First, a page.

January is National Get Organized Month! Getting organized within one month is a lofty goal — when I talk about getting organized, I’m thinking of long-term and sustainable systems and solutions.
Achieving organizational well-being has several prongs to it. The easiest one consists of getting rid of things that are no longer needed. Taxpayers are obligated to retain their tax returns and all accompanying paperwork for seven years. Every year, another set of documents will age out.
How can you tell what to keep? The following is a list of things that do not have to be kept for seven years:
- Invoices or monthly statements from vendors
- Bank statements
- Old insurance policies and instruction manuals
The next part of becoming organized is writing the “constitution” for your operation (household or business). I’m big on binders, so I encourage others to use them as a type of one-stop shop for their organization system. Descriptions, drawings, and directions for everything from chores to bank accounts can live in your binder. Having a binder prepared will also make getting directions to house sitters, pet sitters, cleaning services, etc. as simple as making a copy.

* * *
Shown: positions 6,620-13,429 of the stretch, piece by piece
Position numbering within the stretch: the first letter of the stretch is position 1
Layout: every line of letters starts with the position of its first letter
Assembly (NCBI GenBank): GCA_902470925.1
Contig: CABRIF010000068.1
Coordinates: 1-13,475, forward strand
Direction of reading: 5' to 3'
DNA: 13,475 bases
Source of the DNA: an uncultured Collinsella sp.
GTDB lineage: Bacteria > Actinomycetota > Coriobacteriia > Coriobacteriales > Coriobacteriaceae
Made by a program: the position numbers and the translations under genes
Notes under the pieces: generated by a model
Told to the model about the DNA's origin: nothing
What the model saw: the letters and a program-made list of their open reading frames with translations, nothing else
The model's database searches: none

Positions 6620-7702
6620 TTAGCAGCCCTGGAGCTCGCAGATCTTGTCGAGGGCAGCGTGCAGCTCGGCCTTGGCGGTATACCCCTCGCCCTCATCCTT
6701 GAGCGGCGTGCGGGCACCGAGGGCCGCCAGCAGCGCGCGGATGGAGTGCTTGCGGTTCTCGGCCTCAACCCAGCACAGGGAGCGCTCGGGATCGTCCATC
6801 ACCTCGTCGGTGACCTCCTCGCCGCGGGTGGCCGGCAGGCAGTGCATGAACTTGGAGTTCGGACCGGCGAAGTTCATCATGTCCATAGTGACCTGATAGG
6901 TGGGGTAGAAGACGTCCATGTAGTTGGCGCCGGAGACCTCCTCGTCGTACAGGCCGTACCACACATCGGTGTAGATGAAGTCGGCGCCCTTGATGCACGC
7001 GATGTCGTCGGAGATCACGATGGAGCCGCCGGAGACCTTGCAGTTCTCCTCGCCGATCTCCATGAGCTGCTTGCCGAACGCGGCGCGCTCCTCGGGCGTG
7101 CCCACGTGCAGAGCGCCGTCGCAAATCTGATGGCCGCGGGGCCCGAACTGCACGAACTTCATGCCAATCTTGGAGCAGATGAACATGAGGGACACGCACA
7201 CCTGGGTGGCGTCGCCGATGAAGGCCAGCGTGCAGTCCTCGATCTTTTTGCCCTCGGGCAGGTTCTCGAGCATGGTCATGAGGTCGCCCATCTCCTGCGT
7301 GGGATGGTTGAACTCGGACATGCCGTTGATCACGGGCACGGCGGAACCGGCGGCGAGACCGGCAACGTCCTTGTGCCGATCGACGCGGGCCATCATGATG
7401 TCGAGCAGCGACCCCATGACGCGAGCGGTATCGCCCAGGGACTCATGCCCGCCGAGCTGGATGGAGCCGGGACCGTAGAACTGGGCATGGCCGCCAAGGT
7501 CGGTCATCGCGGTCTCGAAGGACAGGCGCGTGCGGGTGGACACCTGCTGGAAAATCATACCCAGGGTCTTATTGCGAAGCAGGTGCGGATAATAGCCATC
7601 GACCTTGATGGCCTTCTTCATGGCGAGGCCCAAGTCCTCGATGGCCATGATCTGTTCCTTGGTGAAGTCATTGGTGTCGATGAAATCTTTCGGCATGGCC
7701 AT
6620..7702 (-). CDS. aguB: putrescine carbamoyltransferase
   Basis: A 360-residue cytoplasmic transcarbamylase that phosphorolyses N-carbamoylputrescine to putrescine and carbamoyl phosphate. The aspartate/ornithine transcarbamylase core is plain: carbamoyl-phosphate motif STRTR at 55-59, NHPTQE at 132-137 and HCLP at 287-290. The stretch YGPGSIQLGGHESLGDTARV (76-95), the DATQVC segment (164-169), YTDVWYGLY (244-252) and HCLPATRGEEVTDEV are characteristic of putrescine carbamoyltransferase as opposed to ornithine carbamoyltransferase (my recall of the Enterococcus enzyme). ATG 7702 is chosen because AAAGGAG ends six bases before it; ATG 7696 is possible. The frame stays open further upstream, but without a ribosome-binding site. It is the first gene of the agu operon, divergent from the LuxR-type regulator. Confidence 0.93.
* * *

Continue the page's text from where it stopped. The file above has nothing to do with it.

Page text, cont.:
Once you’ve got your physical binder, households should think about replicating it online. By scanning all of your receipts and invoices, you can create a set up that is identical to your home file cabinet. Imagine how useful this would have been for the passengers Southwest Airlines stranded for a week.
Lastly, the bells and whistles available to us in our calendars often go under utilized. You can actually leverage your calendar to do much more by learning all those features you never use. Some people are big fans of color coding, others use plugins to schedule outgoing messages. On the “brick-and-mortar” side of things, desk calendars have fared better than wall calendars, and it’s easy to see why one might be useful. You just have to be a really circumspect coffee drinker if you have one.
These are just some best practices for emerging out of an organizational situation that is harmful. Whenever we endeavor to do something that requires time and patience, we’re bound to slip up at one point or another. I look at organizational slip ups like diet-plan slip ups; the fact that I had a slice of birthday cake today does not mean I have to have one again tomorrow. Setbacks happen, but overall you’ll be killing it!